UK – Two of the UK’s biggest corporate names, Marks & Spencer and British Airways, have both disclosed pension deficits of more than one billion pounds (1.4 billion euros) each.

Retailer M&S said that as at March 29 that it had a pension deficit of 1.2 billion pounds (1.68 billion euros) under the FRS17 accounting standard.

M&S said the 4.8 billion euro scheme has a positive cash flow which it expected to continue for some time. It said its contributions to the scheme and investment income are greater than the annual payments to pensioners. “It is therefore expected to be many years before the defined benefit scheme needs to liquidate a material portion of scheme assets.”

The group would also bring forward its planned actuarial valuation of the scheme from March 2004 “to allow us to make an earlier informed decision as to the contribution level and asset mix going forward”.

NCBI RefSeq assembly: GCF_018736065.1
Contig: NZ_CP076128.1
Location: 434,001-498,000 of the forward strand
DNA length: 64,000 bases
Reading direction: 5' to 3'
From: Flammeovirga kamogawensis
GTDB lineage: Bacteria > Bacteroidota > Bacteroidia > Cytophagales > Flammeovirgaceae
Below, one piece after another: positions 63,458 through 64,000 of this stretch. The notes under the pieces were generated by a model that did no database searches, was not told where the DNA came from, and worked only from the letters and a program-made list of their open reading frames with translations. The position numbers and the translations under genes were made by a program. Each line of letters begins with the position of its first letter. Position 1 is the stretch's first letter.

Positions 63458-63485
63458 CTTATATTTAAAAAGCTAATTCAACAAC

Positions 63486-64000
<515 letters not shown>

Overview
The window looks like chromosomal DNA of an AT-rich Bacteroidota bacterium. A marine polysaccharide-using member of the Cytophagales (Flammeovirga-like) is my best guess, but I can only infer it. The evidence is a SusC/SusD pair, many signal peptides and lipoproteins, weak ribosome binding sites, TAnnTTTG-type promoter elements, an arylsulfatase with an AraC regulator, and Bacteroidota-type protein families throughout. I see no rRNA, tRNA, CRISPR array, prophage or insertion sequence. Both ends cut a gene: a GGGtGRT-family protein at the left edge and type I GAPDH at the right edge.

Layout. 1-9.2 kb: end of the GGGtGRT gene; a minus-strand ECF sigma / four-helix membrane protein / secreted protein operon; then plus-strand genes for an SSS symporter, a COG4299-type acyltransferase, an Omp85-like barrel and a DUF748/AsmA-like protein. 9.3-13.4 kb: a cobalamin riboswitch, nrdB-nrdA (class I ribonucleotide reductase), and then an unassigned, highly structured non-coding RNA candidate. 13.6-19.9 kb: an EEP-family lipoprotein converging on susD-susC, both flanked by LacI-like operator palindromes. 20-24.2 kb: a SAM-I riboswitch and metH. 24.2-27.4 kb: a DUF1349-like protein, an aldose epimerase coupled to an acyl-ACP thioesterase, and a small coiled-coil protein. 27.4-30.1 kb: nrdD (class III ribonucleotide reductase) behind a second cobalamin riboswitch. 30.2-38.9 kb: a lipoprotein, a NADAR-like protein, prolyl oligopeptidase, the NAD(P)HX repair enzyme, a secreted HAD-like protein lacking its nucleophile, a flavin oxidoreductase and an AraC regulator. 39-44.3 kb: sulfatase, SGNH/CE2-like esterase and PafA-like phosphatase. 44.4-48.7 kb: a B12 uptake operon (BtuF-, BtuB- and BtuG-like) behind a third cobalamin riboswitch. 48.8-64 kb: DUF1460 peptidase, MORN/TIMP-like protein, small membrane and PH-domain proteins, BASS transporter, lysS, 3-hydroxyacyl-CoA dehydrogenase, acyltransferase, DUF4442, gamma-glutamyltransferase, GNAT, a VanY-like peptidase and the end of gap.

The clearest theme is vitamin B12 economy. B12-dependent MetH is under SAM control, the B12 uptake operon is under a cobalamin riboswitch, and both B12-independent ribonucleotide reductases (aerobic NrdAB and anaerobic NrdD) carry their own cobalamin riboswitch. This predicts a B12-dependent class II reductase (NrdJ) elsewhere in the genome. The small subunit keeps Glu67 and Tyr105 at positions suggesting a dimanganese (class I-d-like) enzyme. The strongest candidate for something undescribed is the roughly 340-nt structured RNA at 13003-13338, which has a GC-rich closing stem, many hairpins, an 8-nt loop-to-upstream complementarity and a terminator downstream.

Airline operator British Airways said that it had a post-tax deficit of 1.2 billion pounds as of the end of March, also under FRS17. It said its three-yearly actuarial review of its two main UK schemes, the APS and NAPS schemes, would be completed by the end of this year. The two schemes have a combined value of around 15 billion euros.

Meanwhile, aerospace group Rolls-Royce has seen its long-term debt rating cut to ‘BBB’ by ratings agency Standard & Poor’s from ‘A-’ – in part because of its pension obligations. “Although the group is likely to pay further sums into its pensions fund in the coming years, it should also benefit from mitigating actions in connection with the provision of pensions benefits,” S&P said.